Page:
By definition, a team that wins in the playoffs is better than a team that doesn’t.
Teams that lose games do not get to say they’re the better team because they were leading after two periods. The point of the game is not to win the first 40 minutes. The point of the game is to win the game. Does that make the first 40 minutes meaningless? I mean, why not just play the third period? Why not just start every game in OT? If you’re the most dominant team in creation, it’s fine to win the game 40-0, but you earn the same two points as you would have had you gone into the third period behind 1-2 and finished the game winning 3-2. At the very least, the job of a good team is to still be in the game in the third period, with a chance to win.
The Stanley Cup playoffs are the same way. It’s fine to go 82-0-0 and win the Presidents Trophy. But if you go out in the first round, you’re not the best team in the league anymore. Because the Stanley Cup goes to the winner of the Stanley Cup playoffs. It does not go to the team that earned the most points in the regular season, any more than it goes to the team with the highest payroll, or the team that scores the most goals, or the team with the biggest media market, or the team who has won the most cups in the past.
If you get 98 points (and maybe two or three less) you are allowed to continue. If not, not. The reason it’s better, in theory, to have 120 points than 98 points is that you get to play, in theory, a lesser opponent in the opening round. And you get to start at home. Those are the benefits you’re playing for.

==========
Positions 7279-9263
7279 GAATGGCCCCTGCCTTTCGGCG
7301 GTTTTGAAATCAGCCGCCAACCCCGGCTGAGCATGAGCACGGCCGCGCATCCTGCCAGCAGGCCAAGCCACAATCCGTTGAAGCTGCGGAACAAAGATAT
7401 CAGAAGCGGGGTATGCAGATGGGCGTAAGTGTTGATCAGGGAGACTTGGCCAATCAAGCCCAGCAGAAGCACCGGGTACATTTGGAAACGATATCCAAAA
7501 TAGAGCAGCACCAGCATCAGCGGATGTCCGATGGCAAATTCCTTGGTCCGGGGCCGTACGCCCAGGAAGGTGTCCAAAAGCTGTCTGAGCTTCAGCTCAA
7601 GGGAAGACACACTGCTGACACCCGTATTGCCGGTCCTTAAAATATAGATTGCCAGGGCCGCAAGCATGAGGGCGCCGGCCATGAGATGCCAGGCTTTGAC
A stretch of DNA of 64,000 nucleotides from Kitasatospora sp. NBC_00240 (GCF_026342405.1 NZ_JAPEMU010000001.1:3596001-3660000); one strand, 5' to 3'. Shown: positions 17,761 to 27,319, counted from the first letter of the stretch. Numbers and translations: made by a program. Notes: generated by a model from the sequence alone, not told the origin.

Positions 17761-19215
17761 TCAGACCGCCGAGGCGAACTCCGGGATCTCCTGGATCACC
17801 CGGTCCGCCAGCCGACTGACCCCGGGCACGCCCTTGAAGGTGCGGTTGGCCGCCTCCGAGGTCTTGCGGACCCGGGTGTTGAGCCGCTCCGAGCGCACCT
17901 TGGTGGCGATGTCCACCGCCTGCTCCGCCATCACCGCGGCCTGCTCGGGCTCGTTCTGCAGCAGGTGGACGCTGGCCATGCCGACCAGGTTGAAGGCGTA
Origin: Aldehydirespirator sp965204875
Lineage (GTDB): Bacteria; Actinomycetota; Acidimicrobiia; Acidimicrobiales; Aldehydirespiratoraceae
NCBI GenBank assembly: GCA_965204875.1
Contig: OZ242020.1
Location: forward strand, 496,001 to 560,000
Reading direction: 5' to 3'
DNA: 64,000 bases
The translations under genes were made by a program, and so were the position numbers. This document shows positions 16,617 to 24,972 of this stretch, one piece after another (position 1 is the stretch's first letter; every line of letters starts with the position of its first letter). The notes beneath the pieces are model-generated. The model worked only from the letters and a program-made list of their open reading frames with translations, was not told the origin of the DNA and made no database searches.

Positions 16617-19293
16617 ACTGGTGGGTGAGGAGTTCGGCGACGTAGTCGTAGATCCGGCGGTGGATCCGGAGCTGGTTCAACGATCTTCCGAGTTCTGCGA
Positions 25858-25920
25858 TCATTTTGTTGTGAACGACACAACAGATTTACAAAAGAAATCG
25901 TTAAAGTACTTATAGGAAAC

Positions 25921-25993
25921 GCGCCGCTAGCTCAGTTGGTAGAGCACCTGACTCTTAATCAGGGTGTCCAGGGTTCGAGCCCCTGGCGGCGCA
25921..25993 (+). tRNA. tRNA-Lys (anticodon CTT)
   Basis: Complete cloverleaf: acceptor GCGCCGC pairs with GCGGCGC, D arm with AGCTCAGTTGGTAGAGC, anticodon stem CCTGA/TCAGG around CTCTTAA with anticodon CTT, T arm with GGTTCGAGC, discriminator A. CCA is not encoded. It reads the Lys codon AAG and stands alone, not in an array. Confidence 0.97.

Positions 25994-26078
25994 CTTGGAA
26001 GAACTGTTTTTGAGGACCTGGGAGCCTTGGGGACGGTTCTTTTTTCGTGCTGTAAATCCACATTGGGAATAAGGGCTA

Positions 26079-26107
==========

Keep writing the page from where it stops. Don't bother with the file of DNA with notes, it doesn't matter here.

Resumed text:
But if you can’t finish — if you can’t win in the playoffs — then you haven’t proven anything. Otherwise, they would have given the gold medal to that skier who fell during her premature celebration and lost the race.
Congratulations, everybody! We have the worst Stanley Cup final in more than 20 years!
That’s only technically speaking, of course, as New Jersey and Los Angeles should be solid entertainment.
But when the Devils beat the New York Rangers 3-2 in overtime on Friday night to set up a date with the Kings, it meant the ninth and 13th overall teams from the regular season will battle it out for the right to hoist Lord Stanley’s mug.
New Jersey was ninth overall and the sixth seed in the Eastern Conference, while the Kings were 13th overall and eighth in the Western Conference. Their regular-season placings total 22. The only higher sum was in 1991, when the No. 7 Pittsburgh Penguins beat the No. 16 Minnesota North Stars.
Yes, and — oh my god — prior to 1967, the highest sum was SEVEN! There are more teams now, you ****ing idiot. The Kings were two points out of 3rd. The Devils had more than 100 points. One of those two teams will get to say they were the best this year, and the other 29 can make up whatever excuses they want.